System-seizing Flash attacks prompt security fix from Adobe

The company releases a security update for Flash to address a flaw that's being used by hackers to gain control of victims' machines.

A Flash vulnerability that's being exploited by hackers to gain control of victims' machines is the target of a security update released yesterday by Adobe.

"There are reports that the vulnerability is being exploited in the wild in active targeted attacks designed to trick the user into clicking on a malicious file delivered in an e-mail message," Adobe said in a security bulletin.

"The exploit targets Flash Player on Internet Explorer for Windows only," Adobe said, but the company urged Mac, Linux, and Android users to update their versions of Flash as well. The company provided a link to help people determine which version of Flash they're running, and it listed which versions are vulnerable:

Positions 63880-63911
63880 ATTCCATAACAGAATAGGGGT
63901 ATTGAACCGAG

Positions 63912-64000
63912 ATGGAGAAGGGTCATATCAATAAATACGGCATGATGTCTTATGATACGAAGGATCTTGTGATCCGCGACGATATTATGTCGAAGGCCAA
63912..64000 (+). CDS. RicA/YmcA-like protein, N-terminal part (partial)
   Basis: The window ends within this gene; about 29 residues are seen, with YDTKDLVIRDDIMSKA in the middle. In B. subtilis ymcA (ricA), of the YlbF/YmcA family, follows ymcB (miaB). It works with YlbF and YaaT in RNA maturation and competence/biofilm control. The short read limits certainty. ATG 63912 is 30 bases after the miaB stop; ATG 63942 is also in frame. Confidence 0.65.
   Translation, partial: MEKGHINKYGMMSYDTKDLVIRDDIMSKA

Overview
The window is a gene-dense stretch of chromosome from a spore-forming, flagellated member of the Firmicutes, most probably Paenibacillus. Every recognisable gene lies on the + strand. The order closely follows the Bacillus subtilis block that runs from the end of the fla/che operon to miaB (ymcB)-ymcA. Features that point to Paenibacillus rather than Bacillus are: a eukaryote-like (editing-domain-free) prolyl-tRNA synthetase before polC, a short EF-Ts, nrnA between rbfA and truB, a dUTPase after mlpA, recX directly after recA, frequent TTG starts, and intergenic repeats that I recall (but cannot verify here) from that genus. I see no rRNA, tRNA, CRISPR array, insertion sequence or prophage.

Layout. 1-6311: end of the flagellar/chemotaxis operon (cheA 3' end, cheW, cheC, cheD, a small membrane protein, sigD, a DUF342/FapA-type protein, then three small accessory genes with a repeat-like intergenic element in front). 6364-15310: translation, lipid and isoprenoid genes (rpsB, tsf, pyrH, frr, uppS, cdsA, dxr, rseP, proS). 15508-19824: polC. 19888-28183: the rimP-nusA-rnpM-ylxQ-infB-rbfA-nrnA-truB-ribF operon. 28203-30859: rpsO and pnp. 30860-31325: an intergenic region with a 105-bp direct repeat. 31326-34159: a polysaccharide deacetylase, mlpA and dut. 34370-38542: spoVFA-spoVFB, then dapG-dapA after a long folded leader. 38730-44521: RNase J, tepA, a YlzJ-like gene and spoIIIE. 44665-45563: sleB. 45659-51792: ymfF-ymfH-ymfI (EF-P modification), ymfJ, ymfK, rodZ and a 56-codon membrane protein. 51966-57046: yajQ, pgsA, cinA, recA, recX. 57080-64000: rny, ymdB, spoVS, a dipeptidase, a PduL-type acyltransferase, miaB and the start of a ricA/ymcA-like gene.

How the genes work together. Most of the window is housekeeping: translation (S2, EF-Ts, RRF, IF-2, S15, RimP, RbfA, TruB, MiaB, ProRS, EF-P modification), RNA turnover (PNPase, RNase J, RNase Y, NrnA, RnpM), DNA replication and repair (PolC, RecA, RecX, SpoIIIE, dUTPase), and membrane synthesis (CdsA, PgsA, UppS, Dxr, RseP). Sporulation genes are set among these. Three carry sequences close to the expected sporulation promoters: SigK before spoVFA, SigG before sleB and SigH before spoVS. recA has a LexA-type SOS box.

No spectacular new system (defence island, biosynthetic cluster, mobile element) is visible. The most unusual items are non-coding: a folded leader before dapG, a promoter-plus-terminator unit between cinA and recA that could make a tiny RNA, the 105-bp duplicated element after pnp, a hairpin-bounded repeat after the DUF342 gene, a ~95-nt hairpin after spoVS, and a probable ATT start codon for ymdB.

Adobe recommends users of Adobe Flash Player 11.2.202.233 and earlier versions for Windows, Macintosh and Linux update to Adobe Flash Player 11.2.202.235. Flash Player installed with Google Chrome was updated automatically, so no user action is required. Users of Adobe Flash Player 11.1.115.7 and earlier versions on Android 4.x devices should update to Adobe Flash Player 11.1.115.8. Users of Adobe Flash Player 11.1.111.8 and earlier versions for Android 3.x and earlier versions should update to Flash Player 11.1.111.9.

Android users can verify the version of Flash they're running as follows: go to Settings/Applications/Manage Applications/Adobe Flash Player x.x.

For detailed information, including information on downloading a new version of Flash, see the security bulletin.

About the author

Edward Moyer is an associate editor at CNET News and a many-year veteran of the writing and editing world. He enjoys taking sentences apart and putting them back together. He also likes making them from scratch.

 

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